Many times when a homeowner is spending the weekend cleaning gutters or taking the time to do a recommended quarterly roof inspection, safety is the last thing on his or her mind. In fact, our homeowner is far more likely to be thinking about how long the job is going to take, or preoccupied with the many other issues we all deal with.
A little preparation can go a long way in making a climb to the roof a safe one.
1. Checking the weather before getting started
The task at hand could be going along smoothly when suddenly a rain storm or strong wind pops up, leaving our homeowner attempting to get down from a roof that is wet and slippery, or attempting to walk towards the ladder in strong winds. These days a weather report is a close as our smart phones. And be sure to keep an eye on the sky.
2. Using proper ladder safety procedures
Each year, hundreds of thousands of individuals fall from ladders around the world. (In 2013, more than 550,000 accidental falls around the world resulted in death.) Using proper ladder safety procedures is absolutely essential for roof safety. The correct ladder to use when inspecting a roof is an extension ladder. This type of ladder is a non-self supporting ladder that must be placed against a stable, sturdy structure in order to be safely secured.
It’s important that the ladder is never extended more than 3 feet above the roof, and the user should keep his or her waist below the roof line. Stepping on the top 3 rungs of the ladder should be avoided, and the owner should maintain a 3 point connection with the ladder: only one hand or foot is removed from the ladder at a time. Before using any ladder, a quick inspection should be performed to confirm that there are no weak spots due to age, rust, wear, etc.
3. Assembling the proper safety gear
Just like any worker entering a construction site, homeowners should don appropriate safety gear when working on or near a roof:
- Boots or shoes with excellent tread will help minimize the risk of slips and slides.
- A hardhat can help protect the head in the event of a slip or fall from the roof.
- Goggles will protect the eyes from flying debris, or in the event of a slip or fall.
- A safety harness will ensure that if the user slips, he or she will be secured by the harness and will not fall from the roof.
- A tool belt helps keep the homeowner’s hands free, so they can maintain stability on the ladder or roof.
4. Never working on a roof or ladder alone
Homeowners should never perform work that requires them to be on a ladder or on the roof when they are alone. Someone should always be present, so that they can get help immediately in the event of an accident. If a homeowner is alone and slips, it could be hours before anyone discovers that they are injured.
5. Homeowners with limitations or disabilities
Owners with certain physical limitations or disabilities should never perform work that requires them to be on a ladder or the roof. Physical limitations prevent the homeowner from being able to adhere to proper safety procedures and guidelines. This includes individuals suffering from conditions which could cause dizziness, fainting, severe pain, confusion, etc. For instance, a strong and otherwise healthy man suffering from diabetes could suddenly have a drop in sugar which causes him to black out and fall from the roof. Homeowners with any sort of limitation or disability that could impact their safety should seek the help of a roofing professional.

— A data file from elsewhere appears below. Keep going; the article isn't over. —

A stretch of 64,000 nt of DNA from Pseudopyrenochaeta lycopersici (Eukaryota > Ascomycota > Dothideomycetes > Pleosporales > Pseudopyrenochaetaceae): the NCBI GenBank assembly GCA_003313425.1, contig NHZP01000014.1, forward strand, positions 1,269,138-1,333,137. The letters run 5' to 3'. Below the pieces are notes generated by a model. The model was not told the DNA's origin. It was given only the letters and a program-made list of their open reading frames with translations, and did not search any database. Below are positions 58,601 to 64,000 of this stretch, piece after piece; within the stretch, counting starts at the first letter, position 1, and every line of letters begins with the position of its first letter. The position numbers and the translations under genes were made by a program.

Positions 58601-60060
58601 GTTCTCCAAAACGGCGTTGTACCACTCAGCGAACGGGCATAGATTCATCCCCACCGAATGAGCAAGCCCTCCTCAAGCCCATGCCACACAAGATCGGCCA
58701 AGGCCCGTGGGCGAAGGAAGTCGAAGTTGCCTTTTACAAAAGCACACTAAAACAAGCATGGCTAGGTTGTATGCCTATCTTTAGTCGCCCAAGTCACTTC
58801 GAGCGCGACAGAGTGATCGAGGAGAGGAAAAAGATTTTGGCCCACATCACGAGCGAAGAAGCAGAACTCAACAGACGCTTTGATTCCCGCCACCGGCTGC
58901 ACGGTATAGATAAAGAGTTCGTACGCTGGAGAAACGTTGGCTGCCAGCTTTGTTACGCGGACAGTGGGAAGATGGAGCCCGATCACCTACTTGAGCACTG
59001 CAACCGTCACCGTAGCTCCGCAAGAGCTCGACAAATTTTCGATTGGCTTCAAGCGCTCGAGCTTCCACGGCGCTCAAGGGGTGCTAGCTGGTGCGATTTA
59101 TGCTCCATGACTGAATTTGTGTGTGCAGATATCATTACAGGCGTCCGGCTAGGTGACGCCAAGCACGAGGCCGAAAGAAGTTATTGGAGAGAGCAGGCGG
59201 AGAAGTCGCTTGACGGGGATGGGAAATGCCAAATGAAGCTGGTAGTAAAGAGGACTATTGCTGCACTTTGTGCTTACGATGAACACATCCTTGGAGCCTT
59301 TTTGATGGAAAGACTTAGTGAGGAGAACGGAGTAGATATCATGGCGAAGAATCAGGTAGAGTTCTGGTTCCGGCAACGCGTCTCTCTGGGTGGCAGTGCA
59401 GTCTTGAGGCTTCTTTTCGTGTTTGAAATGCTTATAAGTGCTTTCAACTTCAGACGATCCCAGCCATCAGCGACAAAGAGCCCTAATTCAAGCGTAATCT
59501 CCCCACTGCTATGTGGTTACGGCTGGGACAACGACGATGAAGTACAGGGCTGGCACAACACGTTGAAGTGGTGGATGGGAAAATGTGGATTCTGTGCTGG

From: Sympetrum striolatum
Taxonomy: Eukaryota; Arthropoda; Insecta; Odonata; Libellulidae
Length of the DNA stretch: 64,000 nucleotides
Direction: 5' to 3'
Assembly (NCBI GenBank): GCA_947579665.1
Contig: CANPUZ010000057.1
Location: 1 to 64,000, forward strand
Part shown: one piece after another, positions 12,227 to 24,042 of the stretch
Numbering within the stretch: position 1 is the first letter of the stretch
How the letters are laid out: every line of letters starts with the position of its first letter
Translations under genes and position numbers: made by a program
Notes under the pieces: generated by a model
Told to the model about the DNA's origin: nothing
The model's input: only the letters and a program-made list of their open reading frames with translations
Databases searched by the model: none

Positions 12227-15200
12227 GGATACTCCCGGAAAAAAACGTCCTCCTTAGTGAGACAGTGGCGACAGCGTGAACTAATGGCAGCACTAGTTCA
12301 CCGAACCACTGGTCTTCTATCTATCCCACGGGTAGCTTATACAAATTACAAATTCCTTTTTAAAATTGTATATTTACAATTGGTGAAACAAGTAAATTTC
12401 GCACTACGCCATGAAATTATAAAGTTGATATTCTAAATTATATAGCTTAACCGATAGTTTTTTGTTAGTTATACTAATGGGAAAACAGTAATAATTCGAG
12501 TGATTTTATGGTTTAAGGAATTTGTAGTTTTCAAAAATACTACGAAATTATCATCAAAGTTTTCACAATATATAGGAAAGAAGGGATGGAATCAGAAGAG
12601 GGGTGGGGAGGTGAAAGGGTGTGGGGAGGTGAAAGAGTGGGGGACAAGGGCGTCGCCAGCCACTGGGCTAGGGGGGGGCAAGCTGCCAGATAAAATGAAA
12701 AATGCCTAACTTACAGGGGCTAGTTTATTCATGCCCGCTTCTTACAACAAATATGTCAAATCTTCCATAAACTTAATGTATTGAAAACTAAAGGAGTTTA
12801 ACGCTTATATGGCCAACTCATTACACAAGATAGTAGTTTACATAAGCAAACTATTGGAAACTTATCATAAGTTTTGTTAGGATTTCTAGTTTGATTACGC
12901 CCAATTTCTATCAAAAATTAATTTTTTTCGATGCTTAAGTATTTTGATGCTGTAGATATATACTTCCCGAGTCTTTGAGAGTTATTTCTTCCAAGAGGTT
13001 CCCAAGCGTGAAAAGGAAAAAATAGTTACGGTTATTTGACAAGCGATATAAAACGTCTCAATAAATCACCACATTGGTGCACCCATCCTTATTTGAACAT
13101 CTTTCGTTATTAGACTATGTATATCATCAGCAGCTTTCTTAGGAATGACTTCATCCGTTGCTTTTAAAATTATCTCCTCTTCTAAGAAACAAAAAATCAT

6. Looking for power lines
Working near power lines can be extremely dangerous. Electricity can easily arc to a metal item the homeowner is carrying or climbing on. If they must work near power lines, the first aspect of safety involves the ladder material: utilize a fiberglass or wooden ladder and never a metal ladder. All metal jewelry or items should be removed from the homeowner and placed a safe distance away. People should never touch a power line with their bare hand or any sort of tool, even if they are wearing gloves or protective hand gear.
7. Maintaining a well-organized work space
Whether the homeowner is inspecting shingles or checking the flashings on his or her roof, maintaining a well-organized workspace can ensure that no trips or slips occur due to clutter or distraction. Individuals should avoid placing materials, power tools, trash or any other type of debris in their path. Items should be kept nearby the project area, but not within the project area.
8. Making multiple trips to avoid carrying too much
Although it’s tempting to grab everything that will fit into two arms before ascending a ladder to minimize the number of trips up and down, it’s simply not safe. Larger materials should never be placed on the roof.
9. Resisting the urge to look around
While the homeowner is on the roof or ladder, it is absolutely essential that they keep their focus on what they’re doing. Individuals should keep eyes on the roof at all times, focused in on the areas where they will be walking or performing the work.
10. Hiring a professional
If the idea of working on the roof or using a ladder fills a homeowner with anxiety, then it’s time to call in a professional to do the work. For small jobs like quick inspections, a tile or shingle repair, and gutter/debris cleaning, a roofing professional can be surprisingly affordable.